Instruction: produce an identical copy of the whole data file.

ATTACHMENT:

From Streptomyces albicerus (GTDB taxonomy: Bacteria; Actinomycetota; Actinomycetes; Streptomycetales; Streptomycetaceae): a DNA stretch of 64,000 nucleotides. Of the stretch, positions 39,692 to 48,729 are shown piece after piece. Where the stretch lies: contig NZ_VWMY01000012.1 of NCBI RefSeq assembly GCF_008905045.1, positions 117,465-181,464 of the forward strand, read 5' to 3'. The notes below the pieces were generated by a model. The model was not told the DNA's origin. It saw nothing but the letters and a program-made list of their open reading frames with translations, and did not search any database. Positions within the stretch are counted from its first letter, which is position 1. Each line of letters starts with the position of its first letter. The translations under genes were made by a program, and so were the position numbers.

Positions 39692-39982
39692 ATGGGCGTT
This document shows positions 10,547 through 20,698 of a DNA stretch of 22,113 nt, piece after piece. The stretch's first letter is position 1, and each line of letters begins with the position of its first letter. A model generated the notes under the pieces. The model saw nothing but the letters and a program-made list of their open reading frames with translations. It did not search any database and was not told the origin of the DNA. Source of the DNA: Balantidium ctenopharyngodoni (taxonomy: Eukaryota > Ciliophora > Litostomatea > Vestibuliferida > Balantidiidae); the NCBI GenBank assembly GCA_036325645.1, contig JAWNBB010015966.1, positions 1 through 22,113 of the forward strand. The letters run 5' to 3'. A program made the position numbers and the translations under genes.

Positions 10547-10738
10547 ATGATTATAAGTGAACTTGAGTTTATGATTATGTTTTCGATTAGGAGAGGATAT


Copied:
From Streptomyces albicerus (GTDB taxonomy: Bacteria; Actinomycetota; Actinomycetes; Streptomycetales; Streptomycetaceae): a DNA stretch of 64,000 nucleotides. Of the stretch, positions 39,692 to 48,729 are shown piece after piece. Where the stretch lies: contig NZ_VWMY01000012.1 of NCBI RefSeq assembly GCF_008905045.1, positions 117,465-181,464 of the forward strand, read 5' to 3'. The notes below the pieces were generated by a model. The model was not told the DNA's origin. It saw nothing but the letters and a program-made list of their open reading frames with translations, and did not search any database. Positions within the stretch are counted from its first letter, which is position 1. Each line of letters starts with the position of its first letter. The translations under genes were made by a program, and so were the position numbers.

Positions 39692-39982
39692 ATGGGCGTT
This document shows positions 10,547 through 20,698 of a DNA stretch of 22,113 nt, piece after piece. The stretch's first letter is position 1, and each line of letters begins with the position of its first letter. A model generated the notes under the pieces. The model saw nothing but the letters and a program-made list of their open reading frames with translations. It did not search any database and was not told the origin of the DNA. Source of the DNA: Balantidium ctenopharyngodoni (taxonomy: Eukaryota > Ciliophora > Litostomatea > Vestibuliferida > Balantidiidae); the NCBI GenBank assembly GCA_036325645.1, contig JAWNBB010015966.1, positions 1 through 22,113 of the forward strand. The letters run 5' to 3'. A program made the position numbers and the translations under genes.

Positions 10547-10738
10547 ATGATTATAAGTGAACTTGAGTTTATGATTATGTTTTCGATTAGGAGAGGATAT